The capital’s literature festival also presents dance, cooking and all things Polish
Abu Dhabi International Book Fair celebrates Poland’s historic links with the region
Not many people know, but the first written mention of Poland – its cities of Krakow and Gniezno – was in Arabic.
“An Arab merchant from Cordoba, back in the beginning of the 10th century, went on a journey to the Slav countries,” says Jakub Slawek, deputy head of mission for the Embassy of the Republic of Poland, himself a fluent Arab speaker.
“Those couple of sentences are the first description of our towns, of our eating habits, of our military, of our social customs, and they were written in Arabic.”
Poland, which celebrates the 100th anniversary of its independence, is the guest of honour at the 2018 Abu Dhabi International Book Fair, presented by the Department of Culture and Tourism.
Polish authors, translators and publishers – as well as chefs and dancers – will participate in events throughout the week of the fair.
The book fair encompasses 1,350 exhibitors from more than 60 countries, and has established itself as a major site for publishers and authors, who take part in the seminars, lectures and networking events.
Abu Dhabi’s fair is unique in the provisions it makes for children. The cooking section of the fair features chefs from a wide range of countries, such as Poland, Sweden, Morocco, and India, and it offers children’s cooking classes in the morning. In the “Sea of Tales” programme, there are puppet shows, Emirati and Polish folk story readings, and even workshops on traditional Polish dancing.
The Poland-UAE partnership offers potential for discovery for both nations. Slawek notes that Poland recently had been more focused on Middle East countries such as Algeria, Tunisia, and Syria, with which they had stronger links during the 20th century, when they were all under communist governments. “That was based on a political decision, whether we liked it or not,” Slawek says. “After 1989, we started to rediscover the Gulf.”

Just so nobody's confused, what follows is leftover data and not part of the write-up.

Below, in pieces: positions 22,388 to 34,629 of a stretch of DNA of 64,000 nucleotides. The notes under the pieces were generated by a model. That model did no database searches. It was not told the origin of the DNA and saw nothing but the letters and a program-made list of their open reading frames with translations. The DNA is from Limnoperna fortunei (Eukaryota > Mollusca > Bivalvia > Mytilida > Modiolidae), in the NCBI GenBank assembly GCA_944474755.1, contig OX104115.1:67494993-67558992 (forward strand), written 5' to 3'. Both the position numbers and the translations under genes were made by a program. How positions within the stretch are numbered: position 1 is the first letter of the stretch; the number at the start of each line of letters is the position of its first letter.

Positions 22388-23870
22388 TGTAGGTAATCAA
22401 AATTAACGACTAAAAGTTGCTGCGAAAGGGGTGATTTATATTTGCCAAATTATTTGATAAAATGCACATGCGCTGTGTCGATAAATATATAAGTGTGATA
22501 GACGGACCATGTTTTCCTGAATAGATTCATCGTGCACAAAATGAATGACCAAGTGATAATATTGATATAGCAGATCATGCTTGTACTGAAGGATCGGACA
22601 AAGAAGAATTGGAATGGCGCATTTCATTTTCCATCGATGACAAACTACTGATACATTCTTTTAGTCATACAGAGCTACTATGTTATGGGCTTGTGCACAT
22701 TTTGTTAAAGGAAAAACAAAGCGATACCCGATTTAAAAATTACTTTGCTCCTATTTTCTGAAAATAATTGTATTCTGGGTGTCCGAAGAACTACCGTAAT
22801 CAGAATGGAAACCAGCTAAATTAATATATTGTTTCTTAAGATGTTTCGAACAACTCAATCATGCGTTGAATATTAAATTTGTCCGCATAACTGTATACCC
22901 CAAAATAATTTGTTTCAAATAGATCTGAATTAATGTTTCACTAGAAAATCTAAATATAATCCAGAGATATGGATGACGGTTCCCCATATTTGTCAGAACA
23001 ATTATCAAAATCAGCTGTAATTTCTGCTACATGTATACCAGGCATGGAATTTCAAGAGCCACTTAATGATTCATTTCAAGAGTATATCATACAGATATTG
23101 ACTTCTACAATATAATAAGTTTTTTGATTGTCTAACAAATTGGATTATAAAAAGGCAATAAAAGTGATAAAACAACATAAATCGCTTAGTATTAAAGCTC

“I think that our Emirati friends would be amazed to discover how much is being done in Arab and Islamic studies in Poland,” he says. “There are three universities that offer not only Arabic-language courses, but Arab and Islamic courses at MA and PhD level.”
For the UAE’s side, the Abu Dhabi Book Fair is part of the commitment to culture and learning as centrepieces of the country’s development that was embodied by Sheikh Zayed – who is honoured this year as Personality of the Year. It is the Year of Zayed in the UAE, which commemorates another centenary: that of its Founding Father’s birth.
The book fair has a strong presence of Arabic-language literature, from Emirati authors and publishers, Arabic figures who are based in the region and those travelling to Abu Dhabi from the region. Through the Kalima Translation Project, it also helps make foreign literature accessible to Arabic readers; this year the Kalima project presents 25 new books of literature, translated from French, English and German. And as Saif Ghobash, director general of DCT, mentioned in his written remarks, it has been instrumental in creating a publishing industry in the country.
Abu Dhabi International Book Fair takes place from April 25 to May 1 at the Abu Dhabi National Exhibition Centre. The fair opens on April 25 at 11am, and will be open to the public from 9am to 10pm daily, except on Friday, when the timings will be 4pm to 10pm